Producing high quality session ales in the 3 — 4% abv range has been a challenge for brewers, even the most experienced of brewers.
Consider these 3 factors to ensure you are getting the most out of your session ale…
The quickest way to have your session ale fall short is by lacking malt profile. By broadening your malt selection you will increase the flavour and overall complexity of your malt profile.
Aim to broaden your selection of base malts with varieties such as Maris Otter, Vienna and Munich. For darker styles, be sure to include a broad range of specialty malts specific for the style you’re aiming to create.
Red ales especially benefit from a variety of crystal malts ranging from low to high colour.
Selecting a low attenuating yeast, in my opinion, is a must. Retaining some sugars will help provide the beer with the required body and sweetness. Highly attenuated session ales tend to create a thin and watery mouthfeel.
On a further note, generally speaking, lower attenuating yeast strains are of English heritage. By selecting these stains, you will further add some complexity to the overall impression of the beer as they tend to bring along a subtle fruity profile when fermented at slightly higher temperatures.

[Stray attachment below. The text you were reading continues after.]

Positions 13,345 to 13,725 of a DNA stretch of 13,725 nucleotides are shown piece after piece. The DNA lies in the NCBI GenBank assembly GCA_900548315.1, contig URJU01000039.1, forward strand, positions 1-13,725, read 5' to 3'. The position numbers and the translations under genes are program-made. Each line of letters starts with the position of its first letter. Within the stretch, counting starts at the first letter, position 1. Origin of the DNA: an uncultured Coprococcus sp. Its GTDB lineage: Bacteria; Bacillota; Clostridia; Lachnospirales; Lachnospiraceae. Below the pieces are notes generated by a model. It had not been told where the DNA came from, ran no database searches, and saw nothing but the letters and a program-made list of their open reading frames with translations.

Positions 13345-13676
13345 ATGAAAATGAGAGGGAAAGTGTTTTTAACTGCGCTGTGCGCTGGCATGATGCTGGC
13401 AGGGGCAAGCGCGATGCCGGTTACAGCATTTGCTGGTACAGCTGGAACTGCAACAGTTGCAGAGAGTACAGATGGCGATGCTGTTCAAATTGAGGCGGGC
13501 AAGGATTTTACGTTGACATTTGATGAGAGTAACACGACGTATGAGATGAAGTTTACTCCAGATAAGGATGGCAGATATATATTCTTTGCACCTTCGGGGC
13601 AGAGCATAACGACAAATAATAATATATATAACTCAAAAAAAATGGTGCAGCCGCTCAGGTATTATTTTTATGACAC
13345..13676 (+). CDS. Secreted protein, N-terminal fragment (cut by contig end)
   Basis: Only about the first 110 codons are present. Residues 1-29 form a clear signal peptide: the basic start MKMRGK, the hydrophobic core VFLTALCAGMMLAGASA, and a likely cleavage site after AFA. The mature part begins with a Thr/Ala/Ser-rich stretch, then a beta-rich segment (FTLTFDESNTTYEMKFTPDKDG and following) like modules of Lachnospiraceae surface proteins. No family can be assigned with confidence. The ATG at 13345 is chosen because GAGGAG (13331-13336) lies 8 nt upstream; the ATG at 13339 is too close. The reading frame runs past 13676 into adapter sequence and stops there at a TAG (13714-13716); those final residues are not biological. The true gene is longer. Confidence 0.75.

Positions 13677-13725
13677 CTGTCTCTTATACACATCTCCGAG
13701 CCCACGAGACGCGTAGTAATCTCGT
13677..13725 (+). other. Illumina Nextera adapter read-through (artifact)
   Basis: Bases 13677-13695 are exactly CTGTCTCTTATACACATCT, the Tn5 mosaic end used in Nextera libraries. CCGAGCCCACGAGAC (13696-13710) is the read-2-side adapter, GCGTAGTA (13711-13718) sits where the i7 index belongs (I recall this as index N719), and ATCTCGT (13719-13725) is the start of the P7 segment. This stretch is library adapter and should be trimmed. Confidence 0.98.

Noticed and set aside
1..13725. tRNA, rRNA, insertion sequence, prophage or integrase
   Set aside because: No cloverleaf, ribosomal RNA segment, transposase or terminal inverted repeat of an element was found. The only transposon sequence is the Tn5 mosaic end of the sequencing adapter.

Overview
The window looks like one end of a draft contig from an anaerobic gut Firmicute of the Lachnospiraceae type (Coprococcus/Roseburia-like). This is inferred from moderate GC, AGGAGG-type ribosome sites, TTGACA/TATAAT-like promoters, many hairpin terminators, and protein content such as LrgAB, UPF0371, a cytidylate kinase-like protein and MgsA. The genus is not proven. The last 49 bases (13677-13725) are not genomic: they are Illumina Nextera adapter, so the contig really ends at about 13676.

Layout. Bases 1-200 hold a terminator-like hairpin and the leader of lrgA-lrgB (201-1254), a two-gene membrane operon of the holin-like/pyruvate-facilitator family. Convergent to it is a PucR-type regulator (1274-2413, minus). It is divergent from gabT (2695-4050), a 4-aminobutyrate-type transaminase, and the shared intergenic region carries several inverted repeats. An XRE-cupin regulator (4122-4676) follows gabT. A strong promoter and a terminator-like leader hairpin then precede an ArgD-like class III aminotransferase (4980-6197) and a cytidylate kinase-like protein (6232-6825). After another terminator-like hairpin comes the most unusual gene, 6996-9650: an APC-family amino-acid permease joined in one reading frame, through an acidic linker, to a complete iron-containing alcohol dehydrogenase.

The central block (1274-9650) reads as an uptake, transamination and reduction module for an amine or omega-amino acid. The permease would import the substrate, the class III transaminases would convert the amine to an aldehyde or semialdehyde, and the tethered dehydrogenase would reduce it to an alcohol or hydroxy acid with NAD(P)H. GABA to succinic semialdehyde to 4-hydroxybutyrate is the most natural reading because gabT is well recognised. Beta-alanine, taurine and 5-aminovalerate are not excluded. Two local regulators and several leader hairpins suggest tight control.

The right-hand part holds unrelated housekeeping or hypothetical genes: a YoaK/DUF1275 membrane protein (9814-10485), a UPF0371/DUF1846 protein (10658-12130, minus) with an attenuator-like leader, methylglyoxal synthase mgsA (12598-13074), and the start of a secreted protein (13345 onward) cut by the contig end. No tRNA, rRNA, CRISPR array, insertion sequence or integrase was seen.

Carbonation plays a huge role in the final impression of any beer style whether it be be 3% in alcohol or 10%. By lowering the carbonation of your session ale, this will have a huge impact in creating the desired mouthfeel of the final product.
The reduced carbonation will allow the malt profile to become more expressed, whilst also helping to create a full mouthfeel. Too much carbonation will produce a hardness that will thin out the mouthfeel and leave the beer lifeless and dull.